Step Eleven

Sought through prayer and meditation to improve our conscious contact
with God as we understood Him, praying only for knowledge of
His will for us and the power to carry that out.




STEP ELEVEN, PART 1

STEP ELEVEN, PART 2
STEP ELEVEN, PART 3
STEP ELEVEN, PART 4



STEP ELEVEN, PART 1

Hi friends.

My name is Shlomo and I am a food addict and compulsive overeater.

Now that we are in recovery we have to act to improve our conscious contact with H.P., since unless we progress in our spiritual life, we begin to regress. The Big Book suggests prayer and meditation in working step 11.

"Much has already been said about receiving strength, inspiration, and direction from Him who has all knowledge and power. If we have carefully followed directions, we have begun to sense the flow of His Spirit into us. To some extent we have become God-conscious. We have begun to develop this vital sixth sense. But we must go further and that means more action. Step Eleven suggests prayer and meditation. We shouldn't be shy on this matter of prayer. Better men than we are using it constantly. It works, if we have the proper attitude and work at it. It would be easy to be vague about this matter. Yet, we believe we can make some definite and valuable suggestions." pages 85-86.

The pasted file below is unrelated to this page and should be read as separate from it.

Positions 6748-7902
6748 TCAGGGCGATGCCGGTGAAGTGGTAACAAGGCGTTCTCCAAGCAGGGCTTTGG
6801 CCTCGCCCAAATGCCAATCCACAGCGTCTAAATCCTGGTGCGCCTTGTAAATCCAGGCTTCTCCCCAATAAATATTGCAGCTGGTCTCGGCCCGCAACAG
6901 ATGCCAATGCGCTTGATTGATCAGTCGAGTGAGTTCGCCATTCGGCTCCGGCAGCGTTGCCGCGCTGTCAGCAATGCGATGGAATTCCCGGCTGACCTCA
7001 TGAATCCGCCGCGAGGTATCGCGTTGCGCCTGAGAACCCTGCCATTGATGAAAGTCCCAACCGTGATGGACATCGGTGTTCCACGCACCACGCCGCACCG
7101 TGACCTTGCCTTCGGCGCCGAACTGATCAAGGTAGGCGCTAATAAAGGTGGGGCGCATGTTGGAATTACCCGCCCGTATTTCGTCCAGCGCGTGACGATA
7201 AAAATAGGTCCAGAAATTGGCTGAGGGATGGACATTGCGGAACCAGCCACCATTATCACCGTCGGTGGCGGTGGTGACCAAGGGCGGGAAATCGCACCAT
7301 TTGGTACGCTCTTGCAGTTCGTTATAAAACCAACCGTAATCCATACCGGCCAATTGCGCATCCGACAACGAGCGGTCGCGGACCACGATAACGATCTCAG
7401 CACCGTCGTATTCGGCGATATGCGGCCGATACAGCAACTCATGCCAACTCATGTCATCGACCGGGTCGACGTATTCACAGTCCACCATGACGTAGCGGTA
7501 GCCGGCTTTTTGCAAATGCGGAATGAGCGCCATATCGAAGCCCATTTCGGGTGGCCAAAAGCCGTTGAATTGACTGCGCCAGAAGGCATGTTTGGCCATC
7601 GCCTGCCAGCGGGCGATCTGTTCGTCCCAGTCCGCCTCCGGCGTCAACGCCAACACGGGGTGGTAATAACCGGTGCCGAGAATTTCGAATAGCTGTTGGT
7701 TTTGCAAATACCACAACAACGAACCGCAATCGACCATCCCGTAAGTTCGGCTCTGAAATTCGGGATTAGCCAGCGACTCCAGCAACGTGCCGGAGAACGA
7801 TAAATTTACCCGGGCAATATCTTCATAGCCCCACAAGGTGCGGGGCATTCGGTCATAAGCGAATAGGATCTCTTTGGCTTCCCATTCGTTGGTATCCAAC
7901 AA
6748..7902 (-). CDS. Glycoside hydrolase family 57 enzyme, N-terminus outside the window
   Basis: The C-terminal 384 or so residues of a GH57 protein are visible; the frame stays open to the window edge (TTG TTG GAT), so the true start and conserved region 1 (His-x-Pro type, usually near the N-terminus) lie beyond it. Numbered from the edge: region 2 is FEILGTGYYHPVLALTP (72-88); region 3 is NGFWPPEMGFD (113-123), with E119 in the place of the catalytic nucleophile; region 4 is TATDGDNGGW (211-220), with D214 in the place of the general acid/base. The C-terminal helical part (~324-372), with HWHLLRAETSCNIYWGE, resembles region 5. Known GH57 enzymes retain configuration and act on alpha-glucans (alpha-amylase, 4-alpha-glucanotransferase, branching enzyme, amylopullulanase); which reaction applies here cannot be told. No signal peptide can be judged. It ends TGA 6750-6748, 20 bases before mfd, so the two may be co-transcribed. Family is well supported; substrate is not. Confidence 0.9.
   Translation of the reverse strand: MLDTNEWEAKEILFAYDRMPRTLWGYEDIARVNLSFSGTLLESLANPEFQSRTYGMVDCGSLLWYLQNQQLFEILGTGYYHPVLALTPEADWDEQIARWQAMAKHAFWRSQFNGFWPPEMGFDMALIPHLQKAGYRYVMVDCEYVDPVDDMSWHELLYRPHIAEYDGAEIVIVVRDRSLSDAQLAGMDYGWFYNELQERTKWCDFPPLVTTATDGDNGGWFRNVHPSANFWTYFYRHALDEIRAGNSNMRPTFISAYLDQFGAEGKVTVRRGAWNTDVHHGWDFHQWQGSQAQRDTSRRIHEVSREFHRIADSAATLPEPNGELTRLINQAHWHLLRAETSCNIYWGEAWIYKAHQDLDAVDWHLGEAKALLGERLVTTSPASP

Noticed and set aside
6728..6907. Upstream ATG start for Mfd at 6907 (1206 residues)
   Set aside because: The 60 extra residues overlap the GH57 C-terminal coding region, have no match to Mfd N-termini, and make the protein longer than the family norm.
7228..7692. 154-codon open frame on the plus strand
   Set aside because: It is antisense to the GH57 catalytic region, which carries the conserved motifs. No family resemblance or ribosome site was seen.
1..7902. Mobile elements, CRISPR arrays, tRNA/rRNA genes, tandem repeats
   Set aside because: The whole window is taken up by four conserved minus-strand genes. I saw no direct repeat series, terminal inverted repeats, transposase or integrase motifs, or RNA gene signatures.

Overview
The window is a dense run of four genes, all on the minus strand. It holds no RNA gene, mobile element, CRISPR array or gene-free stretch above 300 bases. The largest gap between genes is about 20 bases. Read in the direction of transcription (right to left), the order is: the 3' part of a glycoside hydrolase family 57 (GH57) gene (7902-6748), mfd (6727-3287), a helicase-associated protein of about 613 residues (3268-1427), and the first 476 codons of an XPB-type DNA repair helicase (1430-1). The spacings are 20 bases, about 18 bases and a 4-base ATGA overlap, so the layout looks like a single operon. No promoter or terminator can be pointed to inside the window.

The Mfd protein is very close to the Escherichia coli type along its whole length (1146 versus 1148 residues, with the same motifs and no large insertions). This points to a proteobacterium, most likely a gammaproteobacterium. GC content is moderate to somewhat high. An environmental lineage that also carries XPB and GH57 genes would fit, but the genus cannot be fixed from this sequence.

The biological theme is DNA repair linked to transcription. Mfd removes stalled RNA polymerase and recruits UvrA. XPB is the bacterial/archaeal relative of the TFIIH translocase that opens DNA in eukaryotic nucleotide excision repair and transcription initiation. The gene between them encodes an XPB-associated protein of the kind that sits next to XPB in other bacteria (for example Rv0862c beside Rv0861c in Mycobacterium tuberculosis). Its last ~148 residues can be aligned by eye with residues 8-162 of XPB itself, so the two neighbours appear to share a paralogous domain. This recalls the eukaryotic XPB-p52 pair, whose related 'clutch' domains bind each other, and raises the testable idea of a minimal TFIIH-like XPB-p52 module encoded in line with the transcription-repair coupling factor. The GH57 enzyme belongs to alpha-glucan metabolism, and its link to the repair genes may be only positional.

Let us review for a moment the kind of prayers that are suggested by the Big Book.

Third step prayer, page 63.

Fourth step resentment prayers, page 67 and page 552.

Fourth step fear prayer, page 68.

Fourth step ideals prayer, page 69.

Fourth step sex relations amends prayer, page 69.

Fourth step prayer for ideals, guidance, sanity and strength, page 70.

"We thank God from the bottom of our heart that we know Him better." page 75.

"We ask God to help us be willing." page 76.

The seventh step prayer page 76.

"We ask until it comes." page 76.

"We ask that we be given strength and direction to do the right thing." page 79.

"Each night pray about it, having the other one's happiness uppermost in mind." page 82.

" ... asking each morning that our Creator show us the way of patience kindness tolerance and love." page 83.